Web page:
Unlike the Turkic yurts traditionally used by Kazakh, Kyrgyz, and some other Central Asian peoples, Mongolian gers use straight rafter-poles rather than steam-bent poles/rods, and have a less steeply conical form as a result. Many Mongolian Kazakhs continue their own nomadic housing tradition, and Kazakh yurts and components are available in the country.

What Parts Is a Mongolian Yurt Made Up of?

A Mongolian ger is made up of a framework of portable wooden components, insulated and covered with felt and canvas. The framework consists of

- trellis walls (five for a standard ger), typically made of willow or birch, erected in a circle;

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- rafter-poles, lashed to the walls and fitted into holes in the roof-ring (the number varies widely, but 108 is traditionally favored);

- a roof-ring or crown, forming the center of the roof and the stovepipe-hole, or serving as a "skylight" if a stove is absent;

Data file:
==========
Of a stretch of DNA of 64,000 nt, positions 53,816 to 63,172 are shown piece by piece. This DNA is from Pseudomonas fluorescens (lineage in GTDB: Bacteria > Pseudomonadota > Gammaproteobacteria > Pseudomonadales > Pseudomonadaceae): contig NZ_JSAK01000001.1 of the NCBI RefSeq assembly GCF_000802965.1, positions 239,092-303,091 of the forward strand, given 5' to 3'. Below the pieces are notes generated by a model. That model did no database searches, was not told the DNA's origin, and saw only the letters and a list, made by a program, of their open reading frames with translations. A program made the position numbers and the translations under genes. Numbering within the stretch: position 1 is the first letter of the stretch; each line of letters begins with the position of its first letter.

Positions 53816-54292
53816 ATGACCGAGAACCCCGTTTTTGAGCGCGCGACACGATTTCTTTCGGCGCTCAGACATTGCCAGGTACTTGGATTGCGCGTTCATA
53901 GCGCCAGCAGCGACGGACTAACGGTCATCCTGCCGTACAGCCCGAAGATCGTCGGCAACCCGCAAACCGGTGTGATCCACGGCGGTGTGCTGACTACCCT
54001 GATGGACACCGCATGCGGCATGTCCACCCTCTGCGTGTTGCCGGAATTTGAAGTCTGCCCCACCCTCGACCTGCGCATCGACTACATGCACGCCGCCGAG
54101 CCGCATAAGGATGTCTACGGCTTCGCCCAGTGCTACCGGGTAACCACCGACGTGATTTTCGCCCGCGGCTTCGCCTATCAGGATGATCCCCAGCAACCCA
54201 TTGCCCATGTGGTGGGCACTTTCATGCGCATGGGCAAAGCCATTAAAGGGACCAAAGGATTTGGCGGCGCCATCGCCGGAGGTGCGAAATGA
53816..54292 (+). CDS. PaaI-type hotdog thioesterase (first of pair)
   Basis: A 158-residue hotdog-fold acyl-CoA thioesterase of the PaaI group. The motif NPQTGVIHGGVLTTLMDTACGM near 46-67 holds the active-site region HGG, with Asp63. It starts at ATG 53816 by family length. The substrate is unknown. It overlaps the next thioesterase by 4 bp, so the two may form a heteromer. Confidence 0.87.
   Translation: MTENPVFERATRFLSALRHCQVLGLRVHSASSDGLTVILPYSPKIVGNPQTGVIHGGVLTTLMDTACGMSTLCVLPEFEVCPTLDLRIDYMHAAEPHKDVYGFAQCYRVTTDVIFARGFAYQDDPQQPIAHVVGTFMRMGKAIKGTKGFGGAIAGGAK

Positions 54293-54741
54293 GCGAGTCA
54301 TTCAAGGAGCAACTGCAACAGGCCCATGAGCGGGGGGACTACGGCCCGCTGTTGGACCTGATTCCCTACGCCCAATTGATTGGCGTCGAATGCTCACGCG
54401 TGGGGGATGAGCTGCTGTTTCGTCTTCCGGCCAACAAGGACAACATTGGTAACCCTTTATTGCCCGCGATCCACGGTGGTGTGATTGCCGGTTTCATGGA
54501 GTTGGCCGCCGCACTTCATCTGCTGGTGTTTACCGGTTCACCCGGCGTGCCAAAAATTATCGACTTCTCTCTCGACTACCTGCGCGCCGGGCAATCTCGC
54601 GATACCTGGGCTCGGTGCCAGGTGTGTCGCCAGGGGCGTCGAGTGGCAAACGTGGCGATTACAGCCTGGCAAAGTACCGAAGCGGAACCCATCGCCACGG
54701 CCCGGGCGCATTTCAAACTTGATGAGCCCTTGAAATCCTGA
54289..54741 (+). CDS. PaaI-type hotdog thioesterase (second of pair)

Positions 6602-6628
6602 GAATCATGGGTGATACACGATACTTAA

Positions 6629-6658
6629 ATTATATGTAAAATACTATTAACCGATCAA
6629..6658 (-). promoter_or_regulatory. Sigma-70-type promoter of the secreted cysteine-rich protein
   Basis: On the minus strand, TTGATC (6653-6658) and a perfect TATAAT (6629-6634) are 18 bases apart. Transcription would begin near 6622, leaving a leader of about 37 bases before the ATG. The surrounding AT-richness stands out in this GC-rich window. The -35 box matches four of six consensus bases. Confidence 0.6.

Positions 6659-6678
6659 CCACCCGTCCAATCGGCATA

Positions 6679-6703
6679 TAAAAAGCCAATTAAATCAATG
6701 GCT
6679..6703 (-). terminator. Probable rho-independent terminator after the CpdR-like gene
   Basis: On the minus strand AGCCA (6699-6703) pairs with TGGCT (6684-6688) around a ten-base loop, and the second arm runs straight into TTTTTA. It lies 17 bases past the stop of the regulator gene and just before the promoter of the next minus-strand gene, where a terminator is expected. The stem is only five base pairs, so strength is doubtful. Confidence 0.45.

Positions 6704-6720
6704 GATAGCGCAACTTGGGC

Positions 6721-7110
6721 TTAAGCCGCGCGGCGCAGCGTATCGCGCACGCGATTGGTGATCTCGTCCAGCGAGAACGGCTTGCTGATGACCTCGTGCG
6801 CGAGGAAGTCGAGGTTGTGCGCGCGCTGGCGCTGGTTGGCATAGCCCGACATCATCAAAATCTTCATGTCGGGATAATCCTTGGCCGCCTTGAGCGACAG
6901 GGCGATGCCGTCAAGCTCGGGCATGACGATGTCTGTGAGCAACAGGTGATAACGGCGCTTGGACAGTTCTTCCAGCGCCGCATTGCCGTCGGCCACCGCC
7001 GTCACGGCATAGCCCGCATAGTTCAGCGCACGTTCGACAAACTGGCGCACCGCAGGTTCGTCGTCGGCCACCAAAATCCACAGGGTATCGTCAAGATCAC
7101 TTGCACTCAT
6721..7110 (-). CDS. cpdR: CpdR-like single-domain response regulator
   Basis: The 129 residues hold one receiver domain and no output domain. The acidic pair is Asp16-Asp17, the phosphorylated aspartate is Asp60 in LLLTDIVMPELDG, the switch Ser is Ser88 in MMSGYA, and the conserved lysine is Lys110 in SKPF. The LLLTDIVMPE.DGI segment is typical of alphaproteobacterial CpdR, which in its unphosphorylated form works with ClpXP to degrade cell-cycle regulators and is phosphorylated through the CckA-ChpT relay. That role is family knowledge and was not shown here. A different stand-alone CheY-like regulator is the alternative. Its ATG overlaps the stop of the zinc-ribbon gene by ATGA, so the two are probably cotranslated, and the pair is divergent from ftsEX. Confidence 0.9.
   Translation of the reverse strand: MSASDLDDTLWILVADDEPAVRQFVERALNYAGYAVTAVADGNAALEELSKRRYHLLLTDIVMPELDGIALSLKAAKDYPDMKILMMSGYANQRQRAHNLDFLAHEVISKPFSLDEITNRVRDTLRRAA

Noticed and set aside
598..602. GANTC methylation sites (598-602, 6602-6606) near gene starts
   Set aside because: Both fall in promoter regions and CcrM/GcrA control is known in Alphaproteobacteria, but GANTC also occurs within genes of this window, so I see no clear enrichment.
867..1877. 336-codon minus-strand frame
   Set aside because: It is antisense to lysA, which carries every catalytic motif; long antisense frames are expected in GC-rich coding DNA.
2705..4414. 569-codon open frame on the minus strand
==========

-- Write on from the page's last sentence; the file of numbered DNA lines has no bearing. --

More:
- two central pillars supporting the roof-ring;

- a wooden door.

The lattice wall sections are nearly always unadorned, but the other wooden components are customarily painted or carved with traditional patterning and can be remarkably beautiful.

The felt and canvas components consist of felt coverings for the wall and roof, which may consist of multiple layers during cold seasons; a cotton canvas exterior covering, typically white with blue or red decorative patterns (or plain); and a felt-and-canvas exterior covering for the roof-ring. Multiple-section felt flooring-pieces are sometimes used. A patterned cloth "curtain" to cover the felt of the walls and roof inside the ger is a 20th century fashion and a matter of preference, with many people still preferring the look of bare felt.


Q: How do I go about getting a yurt (or parts, or accessories) from you?

A: Just send us an inquiry via the contact form at the bottom of the page, and let us know what type of yurt, yurt parts, furnishings, or accessories you are interested in purchasing, along with any questions you have. We will reply within two business days to let you know your options.